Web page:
by Michael Anklin
The propeller noise from a flying harbinger of death cuts through the silence. Shots ring out. Masked men and women start running for their lives.
Those who witness this battle do not have to run for cover because there are no real bullets being fired.
The battle is a scene from “Zapatistas,” a play that was performed by the Tatalejos theater group in Founders Auditorium Friday.
“Zapatistas,” written and directed by Mario Zapién, is sponsored by the Catholic Campus Ministry, the Associated Students Federation Forum, the Multicultural Resource Center, the Latino Student Forum (LSF) and the Marxist, Leftist, Anarchist Collective. The play was performed at ULV for the first time last year. Last Friday’s performance was the only one this year.
The play is “a reflection of the destiny that we have had to confront since the arrival of the Spaniards to our sacred lands full of culture and ancient traditions,” said Zapién. “It is a reflection of life in flourish and unwanted death, interpreted through poetry, music and dance. Our main purpose is to demonstrate the indigenous ritualistic spirit woven by creativity and imagination.
“This spirit exists as much in its armed boundaries, as well as in its fight against economic isolation and, most of all, in its struggle against oblivion,” he said.
The play explores the origins and development of the Zapatistas movement from the death of revolutionary Emiliano Zapata in the Mexican Revolution of 1910 to the 1994 uprising in Chiapas.
Zapata’s principal philosophy, from whom the movement got its name, was “land, liberty and freedom,” Zapién said.
The Zapatistas Army of National Liberation (EZLN) consists of peasants and Indians who are fighting against governmental oppression.
The play began showing the death of Zapata and the struggle of the Indians and peasants to survive while working for the ruthless landlords. The peasants and Indians decided to get together and fight.
In one of their first encounters with government troops, one of the Zapatistas got shot-a symbolic incident.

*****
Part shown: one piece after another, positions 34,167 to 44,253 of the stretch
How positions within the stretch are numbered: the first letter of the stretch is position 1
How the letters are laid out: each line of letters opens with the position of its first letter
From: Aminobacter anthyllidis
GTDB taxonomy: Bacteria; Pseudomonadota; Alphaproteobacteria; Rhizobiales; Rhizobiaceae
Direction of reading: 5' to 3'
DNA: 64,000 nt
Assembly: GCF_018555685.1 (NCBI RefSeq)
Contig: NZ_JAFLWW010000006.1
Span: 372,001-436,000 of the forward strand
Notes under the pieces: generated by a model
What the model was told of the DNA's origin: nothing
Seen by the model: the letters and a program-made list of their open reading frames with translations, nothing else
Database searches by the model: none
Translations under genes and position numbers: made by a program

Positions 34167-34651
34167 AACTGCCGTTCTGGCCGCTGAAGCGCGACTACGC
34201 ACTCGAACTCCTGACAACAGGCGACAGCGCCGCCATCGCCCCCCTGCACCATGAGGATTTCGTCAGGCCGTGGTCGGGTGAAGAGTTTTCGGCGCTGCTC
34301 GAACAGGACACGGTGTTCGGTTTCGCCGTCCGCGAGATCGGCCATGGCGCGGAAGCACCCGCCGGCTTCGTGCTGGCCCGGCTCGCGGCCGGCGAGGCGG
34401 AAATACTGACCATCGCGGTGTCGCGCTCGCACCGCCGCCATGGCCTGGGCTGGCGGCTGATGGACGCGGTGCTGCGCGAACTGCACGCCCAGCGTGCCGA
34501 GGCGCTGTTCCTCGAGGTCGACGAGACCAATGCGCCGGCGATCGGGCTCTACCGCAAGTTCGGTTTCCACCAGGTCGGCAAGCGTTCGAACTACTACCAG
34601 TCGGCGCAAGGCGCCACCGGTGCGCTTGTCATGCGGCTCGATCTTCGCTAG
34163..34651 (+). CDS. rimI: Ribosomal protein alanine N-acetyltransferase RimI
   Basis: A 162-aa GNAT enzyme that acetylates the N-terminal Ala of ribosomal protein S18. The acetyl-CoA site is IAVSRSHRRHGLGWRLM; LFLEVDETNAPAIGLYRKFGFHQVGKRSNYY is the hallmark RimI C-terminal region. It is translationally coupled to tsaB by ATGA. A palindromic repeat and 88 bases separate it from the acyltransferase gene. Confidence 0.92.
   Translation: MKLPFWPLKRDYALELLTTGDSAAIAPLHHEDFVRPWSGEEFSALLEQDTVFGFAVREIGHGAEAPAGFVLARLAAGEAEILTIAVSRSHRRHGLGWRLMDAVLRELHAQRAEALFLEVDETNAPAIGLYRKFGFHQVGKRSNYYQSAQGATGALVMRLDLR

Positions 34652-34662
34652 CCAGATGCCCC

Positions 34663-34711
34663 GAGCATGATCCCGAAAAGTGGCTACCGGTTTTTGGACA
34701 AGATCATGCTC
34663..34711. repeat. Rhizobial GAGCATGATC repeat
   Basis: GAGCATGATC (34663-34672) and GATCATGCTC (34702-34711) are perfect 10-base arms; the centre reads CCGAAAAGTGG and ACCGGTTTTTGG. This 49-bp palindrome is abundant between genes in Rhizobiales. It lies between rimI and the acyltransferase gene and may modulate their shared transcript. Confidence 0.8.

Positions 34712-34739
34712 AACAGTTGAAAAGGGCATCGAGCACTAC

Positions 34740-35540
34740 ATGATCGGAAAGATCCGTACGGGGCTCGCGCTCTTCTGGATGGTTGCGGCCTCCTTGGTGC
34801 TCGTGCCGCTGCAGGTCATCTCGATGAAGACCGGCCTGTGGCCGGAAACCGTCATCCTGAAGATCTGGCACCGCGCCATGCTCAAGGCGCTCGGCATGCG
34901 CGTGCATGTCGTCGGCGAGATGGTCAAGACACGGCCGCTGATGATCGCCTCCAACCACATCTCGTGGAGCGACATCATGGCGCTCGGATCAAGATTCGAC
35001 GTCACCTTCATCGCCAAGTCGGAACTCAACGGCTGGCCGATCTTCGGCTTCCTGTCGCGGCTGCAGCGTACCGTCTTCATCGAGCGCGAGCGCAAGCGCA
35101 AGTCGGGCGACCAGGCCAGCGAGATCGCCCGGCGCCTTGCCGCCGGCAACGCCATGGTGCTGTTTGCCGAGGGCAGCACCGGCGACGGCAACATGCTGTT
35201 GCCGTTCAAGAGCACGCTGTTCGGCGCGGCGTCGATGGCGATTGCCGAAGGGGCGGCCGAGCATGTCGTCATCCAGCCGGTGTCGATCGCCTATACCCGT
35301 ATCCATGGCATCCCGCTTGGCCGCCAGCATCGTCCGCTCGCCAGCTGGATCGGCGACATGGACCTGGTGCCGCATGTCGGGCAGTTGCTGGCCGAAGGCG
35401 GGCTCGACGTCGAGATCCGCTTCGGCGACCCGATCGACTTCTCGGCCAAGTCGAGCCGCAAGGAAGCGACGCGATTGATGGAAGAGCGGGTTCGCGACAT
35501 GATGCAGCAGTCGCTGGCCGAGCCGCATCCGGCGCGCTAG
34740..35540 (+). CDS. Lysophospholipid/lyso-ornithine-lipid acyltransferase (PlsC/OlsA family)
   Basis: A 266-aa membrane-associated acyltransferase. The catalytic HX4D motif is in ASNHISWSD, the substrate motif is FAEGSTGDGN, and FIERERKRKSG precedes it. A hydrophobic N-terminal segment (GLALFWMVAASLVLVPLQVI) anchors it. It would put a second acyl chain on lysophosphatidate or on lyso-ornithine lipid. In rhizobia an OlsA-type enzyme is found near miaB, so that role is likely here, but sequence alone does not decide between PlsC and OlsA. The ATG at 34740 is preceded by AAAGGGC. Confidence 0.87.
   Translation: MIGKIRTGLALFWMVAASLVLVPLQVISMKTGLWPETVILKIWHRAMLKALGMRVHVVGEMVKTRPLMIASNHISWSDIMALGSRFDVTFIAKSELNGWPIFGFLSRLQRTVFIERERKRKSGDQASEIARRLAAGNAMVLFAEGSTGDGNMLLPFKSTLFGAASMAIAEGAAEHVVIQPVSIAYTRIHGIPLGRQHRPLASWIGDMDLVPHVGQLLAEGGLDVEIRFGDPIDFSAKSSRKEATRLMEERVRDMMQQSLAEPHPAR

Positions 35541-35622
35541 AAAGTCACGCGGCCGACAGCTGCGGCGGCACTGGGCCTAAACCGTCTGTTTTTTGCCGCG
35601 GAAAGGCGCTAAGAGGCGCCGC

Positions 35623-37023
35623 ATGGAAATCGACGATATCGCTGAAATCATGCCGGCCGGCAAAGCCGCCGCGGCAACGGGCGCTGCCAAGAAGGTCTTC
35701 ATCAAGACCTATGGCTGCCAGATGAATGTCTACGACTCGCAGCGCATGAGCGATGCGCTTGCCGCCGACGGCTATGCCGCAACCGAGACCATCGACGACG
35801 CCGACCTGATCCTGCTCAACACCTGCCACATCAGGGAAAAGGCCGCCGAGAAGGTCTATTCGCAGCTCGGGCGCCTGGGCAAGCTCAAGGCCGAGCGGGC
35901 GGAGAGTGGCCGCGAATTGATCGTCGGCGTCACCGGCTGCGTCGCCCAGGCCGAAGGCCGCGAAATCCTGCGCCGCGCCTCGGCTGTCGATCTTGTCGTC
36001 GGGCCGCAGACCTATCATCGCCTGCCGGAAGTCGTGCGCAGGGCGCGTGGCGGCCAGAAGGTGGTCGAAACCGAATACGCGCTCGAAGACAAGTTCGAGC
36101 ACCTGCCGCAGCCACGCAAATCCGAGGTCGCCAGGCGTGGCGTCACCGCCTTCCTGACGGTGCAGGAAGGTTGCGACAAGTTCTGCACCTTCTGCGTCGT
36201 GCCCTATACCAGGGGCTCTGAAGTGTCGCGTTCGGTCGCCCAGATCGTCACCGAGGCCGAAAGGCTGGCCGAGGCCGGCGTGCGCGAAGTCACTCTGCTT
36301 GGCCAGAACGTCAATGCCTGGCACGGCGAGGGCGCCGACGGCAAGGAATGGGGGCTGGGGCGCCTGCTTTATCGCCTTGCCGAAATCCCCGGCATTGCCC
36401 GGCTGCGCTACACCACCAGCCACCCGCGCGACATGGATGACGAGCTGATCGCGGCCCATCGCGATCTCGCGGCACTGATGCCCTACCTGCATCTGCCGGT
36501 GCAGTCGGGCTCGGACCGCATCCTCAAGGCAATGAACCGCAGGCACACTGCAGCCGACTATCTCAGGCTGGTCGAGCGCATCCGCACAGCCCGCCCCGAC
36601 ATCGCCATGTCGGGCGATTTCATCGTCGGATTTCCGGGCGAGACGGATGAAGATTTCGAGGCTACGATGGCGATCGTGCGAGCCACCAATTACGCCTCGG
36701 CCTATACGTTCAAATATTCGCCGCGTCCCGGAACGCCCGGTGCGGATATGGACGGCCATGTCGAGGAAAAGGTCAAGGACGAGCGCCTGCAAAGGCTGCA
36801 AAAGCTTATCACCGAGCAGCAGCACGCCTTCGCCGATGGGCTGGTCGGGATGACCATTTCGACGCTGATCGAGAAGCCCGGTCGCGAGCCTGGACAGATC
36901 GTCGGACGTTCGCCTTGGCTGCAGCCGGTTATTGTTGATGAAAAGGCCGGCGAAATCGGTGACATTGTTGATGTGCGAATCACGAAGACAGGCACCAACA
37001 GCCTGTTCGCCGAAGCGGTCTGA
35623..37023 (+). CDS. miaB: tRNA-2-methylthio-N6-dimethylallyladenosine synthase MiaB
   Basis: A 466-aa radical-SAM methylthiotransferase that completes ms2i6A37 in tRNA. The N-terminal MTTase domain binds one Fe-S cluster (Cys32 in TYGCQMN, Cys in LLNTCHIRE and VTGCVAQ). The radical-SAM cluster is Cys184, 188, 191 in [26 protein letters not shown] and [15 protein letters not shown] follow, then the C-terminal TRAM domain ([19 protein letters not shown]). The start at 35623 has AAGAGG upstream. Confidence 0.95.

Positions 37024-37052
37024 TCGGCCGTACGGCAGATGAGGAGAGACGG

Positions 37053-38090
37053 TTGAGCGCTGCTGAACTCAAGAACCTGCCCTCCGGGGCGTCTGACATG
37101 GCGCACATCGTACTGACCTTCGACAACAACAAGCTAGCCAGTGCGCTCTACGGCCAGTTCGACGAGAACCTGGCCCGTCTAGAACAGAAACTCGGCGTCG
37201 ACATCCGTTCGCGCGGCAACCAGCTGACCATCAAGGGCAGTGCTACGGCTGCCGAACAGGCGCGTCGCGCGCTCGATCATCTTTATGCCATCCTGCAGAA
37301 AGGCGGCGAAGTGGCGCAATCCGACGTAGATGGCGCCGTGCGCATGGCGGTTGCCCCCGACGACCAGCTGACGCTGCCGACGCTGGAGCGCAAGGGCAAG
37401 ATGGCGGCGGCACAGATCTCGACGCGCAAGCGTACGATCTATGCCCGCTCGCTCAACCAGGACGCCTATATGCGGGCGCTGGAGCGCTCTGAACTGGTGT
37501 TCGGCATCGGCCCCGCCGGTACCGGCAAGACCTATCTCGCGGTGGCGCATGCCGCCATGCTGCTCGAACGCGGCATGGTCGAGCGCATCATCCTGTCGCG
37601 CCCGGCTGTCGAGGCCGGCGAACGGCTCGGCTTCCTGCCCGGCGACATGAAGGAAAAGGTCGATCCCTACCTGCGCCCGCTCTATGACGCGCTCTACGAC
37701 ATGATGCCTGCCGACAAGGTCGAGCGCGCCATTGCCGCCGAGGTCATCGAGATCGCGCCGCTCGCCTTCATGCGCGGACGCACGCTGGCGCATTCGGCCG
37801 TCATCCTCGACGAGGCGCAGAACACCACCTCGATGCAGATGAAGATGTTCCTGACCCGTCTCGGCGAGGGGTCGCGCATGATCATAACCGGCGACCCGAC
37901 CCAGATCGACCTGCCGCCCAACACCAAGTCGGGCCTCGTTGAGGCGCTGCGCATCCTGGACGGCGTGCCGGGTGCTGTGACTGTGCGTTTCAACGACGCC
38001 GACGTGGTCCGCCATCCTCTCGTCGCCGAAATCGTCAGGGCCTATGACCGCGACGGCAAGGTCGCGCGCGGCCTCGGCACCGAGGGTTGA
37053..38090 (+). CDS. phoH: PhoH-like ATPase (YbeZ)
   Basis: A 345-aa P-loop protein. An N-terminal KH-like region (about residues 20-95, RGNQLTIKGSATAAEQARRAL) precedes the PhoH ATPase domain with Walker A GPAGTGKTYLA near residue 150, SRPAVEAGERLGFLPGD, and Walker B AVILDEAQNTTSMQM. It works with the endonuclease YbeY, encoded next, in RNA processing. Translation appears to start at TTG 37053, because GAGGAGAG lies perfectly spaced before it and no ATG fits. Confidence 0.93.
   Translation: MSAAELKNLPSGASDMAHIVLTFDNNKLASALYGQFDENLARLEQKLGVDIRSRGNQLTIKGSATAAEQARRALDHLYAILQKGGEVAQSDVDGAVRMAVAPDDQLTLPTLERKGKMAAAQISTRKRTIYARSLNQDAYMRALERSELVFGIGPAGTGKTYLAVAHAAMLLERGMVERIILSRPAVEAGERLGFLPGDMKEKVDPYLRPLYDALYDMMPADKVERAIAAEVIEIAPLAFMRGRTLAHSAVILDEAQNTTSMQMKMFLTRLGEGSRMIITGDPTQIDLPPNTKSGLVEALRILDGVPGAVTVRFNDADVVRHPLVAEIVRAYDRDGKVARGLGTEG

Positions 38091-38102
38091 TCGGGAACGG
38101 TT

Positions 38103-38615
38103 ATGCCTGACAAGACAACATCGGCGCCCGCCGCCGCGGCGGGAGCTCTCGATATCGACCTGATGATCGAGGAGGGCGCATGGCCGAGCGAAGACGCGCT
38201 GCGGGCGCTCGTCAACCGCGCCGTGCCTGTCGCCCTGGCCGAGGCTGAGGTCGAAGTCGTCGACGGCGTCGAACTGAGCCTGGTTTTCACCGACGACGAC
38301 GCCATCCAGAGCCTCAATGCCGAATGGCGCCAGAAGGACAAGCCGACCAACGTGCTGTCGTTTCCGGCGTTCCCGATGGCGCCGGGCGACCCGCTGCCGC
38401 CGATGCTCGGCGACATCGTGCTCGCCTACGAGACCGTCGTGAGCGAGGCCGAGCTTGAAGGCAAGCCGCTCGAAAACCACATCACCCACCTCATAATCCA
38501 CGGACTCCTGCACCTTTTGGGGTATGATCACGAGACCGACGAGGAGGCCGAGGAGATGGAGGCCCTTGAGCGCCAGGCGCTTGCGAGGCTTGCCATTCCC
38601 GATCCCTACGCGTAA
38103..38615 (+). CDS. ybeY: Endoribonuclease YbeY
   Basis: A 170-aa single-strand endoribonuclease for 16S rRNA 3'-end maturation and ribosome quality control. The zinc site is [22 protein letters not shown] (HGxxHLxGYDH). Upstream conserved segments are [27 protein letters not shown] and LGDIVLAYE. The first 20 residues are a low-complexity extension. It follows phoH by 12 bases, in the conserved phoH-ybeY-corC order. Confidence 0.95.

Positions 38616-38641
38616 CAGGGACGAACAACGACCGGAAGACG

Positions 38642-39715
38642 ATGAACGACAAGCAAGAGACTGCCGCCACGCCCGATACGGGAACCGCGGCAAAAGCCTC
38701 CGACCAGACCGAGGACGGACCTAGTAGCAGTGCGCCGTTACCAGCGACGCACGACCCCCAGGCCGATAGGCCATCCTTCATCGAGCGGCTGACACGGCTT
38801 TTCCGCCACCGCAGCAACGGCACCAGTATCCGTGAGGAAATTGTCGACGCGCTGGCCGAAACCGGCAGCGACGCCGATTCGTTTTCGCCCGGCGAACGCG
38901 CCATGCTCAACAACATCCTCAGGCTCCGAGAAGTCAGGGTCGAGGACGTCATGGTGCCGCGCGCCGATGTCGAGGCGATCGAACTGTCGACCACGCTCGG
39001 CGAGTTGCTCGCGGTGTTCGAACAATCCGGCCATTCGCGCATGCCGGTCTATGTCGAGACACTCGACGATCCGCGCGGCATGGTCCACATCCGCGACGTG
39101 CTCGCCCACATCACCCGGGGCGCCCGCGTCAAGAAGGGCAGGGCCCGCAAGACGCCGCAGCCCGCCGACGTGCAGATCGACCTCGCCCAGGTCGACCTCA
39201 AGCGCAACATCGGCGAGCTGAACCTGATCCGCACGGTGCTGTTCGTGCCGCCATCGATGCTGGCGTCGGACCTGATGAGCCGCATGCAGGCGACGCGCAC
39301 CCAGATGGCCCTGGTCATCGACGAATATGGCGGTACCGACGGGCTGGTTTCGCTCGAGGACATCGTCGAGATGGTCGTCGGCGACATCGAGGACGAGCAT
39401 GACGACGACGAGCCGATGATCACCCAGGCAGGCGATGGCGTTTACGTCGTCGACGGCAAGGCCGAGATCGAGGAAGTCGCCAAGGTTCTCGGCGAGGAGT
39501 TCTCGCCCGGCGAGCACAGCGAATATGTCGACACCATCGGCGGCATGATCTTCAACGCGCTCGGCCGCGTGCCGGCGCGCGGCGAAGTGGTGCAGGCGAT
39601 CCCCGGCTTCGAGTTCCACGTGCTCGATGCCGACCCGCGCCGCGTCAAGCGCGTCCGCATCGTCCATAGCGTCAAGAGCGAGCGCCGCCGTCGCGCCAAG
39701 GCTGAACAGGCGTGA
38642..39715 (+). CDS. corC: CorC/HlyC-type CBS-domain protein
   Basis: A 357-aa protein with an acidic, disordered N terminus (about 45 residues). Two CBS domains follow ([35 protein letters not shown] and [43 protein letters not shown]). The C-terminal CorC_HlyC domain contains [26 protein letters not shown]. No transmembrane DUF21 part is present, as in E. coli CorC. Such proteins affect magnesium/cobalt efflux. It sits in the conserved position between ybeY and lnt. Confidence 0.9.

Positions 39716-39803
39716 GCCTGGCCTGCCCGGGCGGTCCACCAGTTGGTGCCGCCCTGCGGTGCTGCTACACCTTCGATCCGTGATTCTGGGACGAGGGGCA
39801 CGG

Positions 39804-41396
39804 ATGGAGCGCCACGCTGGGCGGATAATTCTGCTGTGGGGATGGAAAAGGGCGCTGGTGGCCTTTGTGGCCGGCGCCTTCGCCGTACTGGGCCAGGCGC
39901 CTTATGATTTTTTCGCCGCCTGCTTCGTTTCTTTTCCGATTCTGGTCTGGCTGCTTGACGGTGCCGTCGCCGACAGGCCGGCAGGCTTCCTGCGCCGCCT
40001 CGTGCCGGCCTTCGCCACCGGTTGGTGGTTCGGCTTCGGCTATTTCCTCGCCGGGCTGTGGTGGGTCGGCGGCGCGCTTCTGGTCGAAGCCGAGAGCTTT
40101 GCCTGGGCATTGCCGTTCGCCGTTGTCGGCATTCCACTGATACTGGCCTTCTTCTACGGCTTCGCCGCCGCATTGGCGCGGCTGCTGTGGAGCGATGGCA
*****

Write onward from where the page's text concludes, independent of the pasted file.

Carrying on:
While the “dead” actor was lying on stage, a masked figure emerged from the shadows-the birth of the revolutionary spirit.
The masked man became known as Subcommandante Marcos. He came to Chiapas in 1983 when the Zapatistas first organized themselves, and he was chosen as spokesperson and leader of the EZLN’s military wing.
However, the organization is lead and governed by a democratically-elected leadership, which includes many women. Unlike other revolutionary movements in Latin America, the Zapatistas are not communists; they fight for democracy.
The play went on to show how a family decided to sell a cow to buy a gun. The scene ended with the family leaving to buy the gun.
Zapién said he knew a real family who exchanged a cow for a gun. The entire family was killed.
The Zapatistas ultimately declared war on the Mexican government in 1994.
“Zapatistas” communicates in different ways with the audience. On several occasions during the play, pictures of peasant and indigenous life are projected on a screen in the left corner of the stage.
Several narrators enter the play to inform the audience of historical facts.
Different characters portray the reaction of outsiders and people involved in the struggle.
A college professor denounces what the government is doing, an air-headed girl has no clue, a woman shares her desperation and the Mexican president tries to downplay the situation by calling the Zapatistas “troublemakers.”
Music, dance and poetry are used to create feelings, a spiritual atmosphere, and to give the audience an opportunity to travel into a world of indigenous culture and spirituality.
The feelings and the consciousness of the indigenous people are best portrayed by a monkey-like creature that jumps up and down the setting, vividly chanting mysterious words as if the existence of the universe was at stake.
Zapién wants people to know “Zapatistas” is not primarily a political play.
“I think people should understand that these people have been abandoned by the government and that they have existed there [for a long time] and are really trying to keep the traditions and culture alive,” said Zapién. “That’s what I like a lot about it because the modern people don’t care about that. For me it is the base of any family or any conscience to see what is behind everything.”
Indian organizational structure and Indian leadership is the backbone of the Zapatistas.
“The biggest thing that I hope students will get out of it is just to heighten the awareness of what is going on,” said Elena Cardeña, Catholic campus minister.
“I hope it is a beginning to develop a conscience about what is going on and what the indigenous communities of all of the Americas have been under continuous oppression of one sort or another,”she said.
“I was very impressed by the spiritual aspect, that they showed the ritualism of the indigenous,” said junior director of finances for LSF, Lynette Torres. “I know that the indigenous have always been exploited and this just made it kind of more real, they really are doing such [terrible] things to a part of my culture.”